Creating Visual Routines for Kids

I have always had an affinity for routines and schedules. As a child, I would ask my mom to write schedules for me including any chores or homework I had to do. I remember how invigorating that feeling was; having a plan to get everything done, and knowing each step to take. I would grip that little paper schedule in my hand all day long.

Fast forward to today and I know that as an adult, routines can be one of the most important aspects in organizing your day.  Now that I have children, I recognize how much they also love the security and structure of routines.

John Rosemond states in his book, Parenting by the Book,

“The first way to implement discipline in a family is through routines, very predictable routines. The more structure you bring to the life of the toddler through the establishment of routines, the more you prepare this child for the acceptance of other boundaries, because routines are really temporal boundaries of a sort. “

Morning and evening routines are common for school aged children but I have found benefits with my younger children. My daughters have simple morning and evening routines we’ve followed for over a year now (I started constantly incorporating routines when my youngest was 2 but I wish I would have started earlier).

Especially at a young age, creating something visual that your child can follow is key.

Jen from the knock-my-socks-off adorable blog, IHeart Organizing, made this Morning and a Bedtime Routine printables.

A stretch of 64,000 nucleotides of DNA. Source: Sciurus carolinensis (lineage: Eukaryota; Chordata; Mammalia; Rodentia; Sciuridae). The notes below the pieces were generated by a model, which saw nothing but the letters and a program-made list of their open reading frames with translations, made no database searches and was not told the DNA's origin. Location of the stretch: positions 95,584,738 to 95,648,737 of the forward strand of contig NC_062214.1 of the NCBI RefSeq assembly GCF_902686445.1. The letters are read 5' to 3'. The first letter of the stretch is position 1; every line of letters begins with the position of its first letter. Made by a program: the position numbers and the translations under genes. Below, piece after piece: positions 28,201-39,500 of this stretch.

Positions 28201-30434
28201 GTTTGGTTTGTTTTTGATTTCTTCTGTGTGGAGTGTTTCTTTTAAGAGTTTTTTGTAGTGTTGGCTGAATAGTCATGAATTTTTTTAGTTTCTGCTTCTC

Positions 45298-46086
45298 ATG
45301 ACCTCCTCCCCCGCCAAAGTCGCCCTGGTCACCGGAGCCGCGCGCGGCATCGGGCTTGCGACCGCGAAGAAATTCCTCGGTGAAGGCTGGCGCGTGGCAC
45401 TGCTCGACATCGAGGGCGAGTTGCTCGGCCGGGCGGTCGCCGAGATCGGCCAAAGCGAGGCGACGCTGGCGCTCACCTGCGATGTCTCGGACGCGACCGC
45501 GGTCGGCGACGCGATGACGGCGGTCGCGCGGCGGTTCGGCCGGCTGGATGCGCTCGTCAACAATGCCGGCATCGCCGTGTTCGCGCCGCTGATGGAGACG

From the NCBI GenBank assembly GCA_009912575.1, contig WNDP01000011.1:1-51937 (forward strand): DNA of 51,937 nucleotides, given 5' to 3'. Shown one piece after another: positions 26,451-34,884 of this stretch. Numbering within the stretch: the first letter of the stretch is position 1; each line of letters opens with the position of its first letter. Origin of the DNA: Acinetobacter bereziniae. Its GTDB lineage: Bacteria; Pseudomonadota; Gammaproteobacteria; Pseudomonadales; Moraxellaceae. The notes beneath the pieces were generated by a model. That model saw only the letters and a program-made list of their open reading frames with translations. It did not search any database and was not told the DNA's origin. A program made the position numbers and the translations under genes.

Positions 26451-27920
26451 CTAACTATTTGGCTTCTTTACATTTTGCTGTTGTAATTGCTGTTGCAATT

Based on Jen’s inspiration, I updated our own routines (you can download IHeart Organizing’s version for free but I wanted to make it our own).  I quickly typed out our morning and evening routines, added some clip art and hung it up, each in a plastic sleeve.

Click here to view and download Morning Routine or Bedtime Routine.

Often we use a white board marker to check off each step. You are welcome to use or edit for your own needs.

Amy from Living Locurto, has designed adorable flashcards for routines.  These are perfect for little ones and they are free too!

If you need some more ideas about coming up with routines for your children or yourself here are 5 steps to create your own routines.

Do you have structured routines for your kids? What do you include as part of your routine? Anyone else have a healthy obsession with schedules as a child?  Aren’t those routine flashcards freakin’ adorable?

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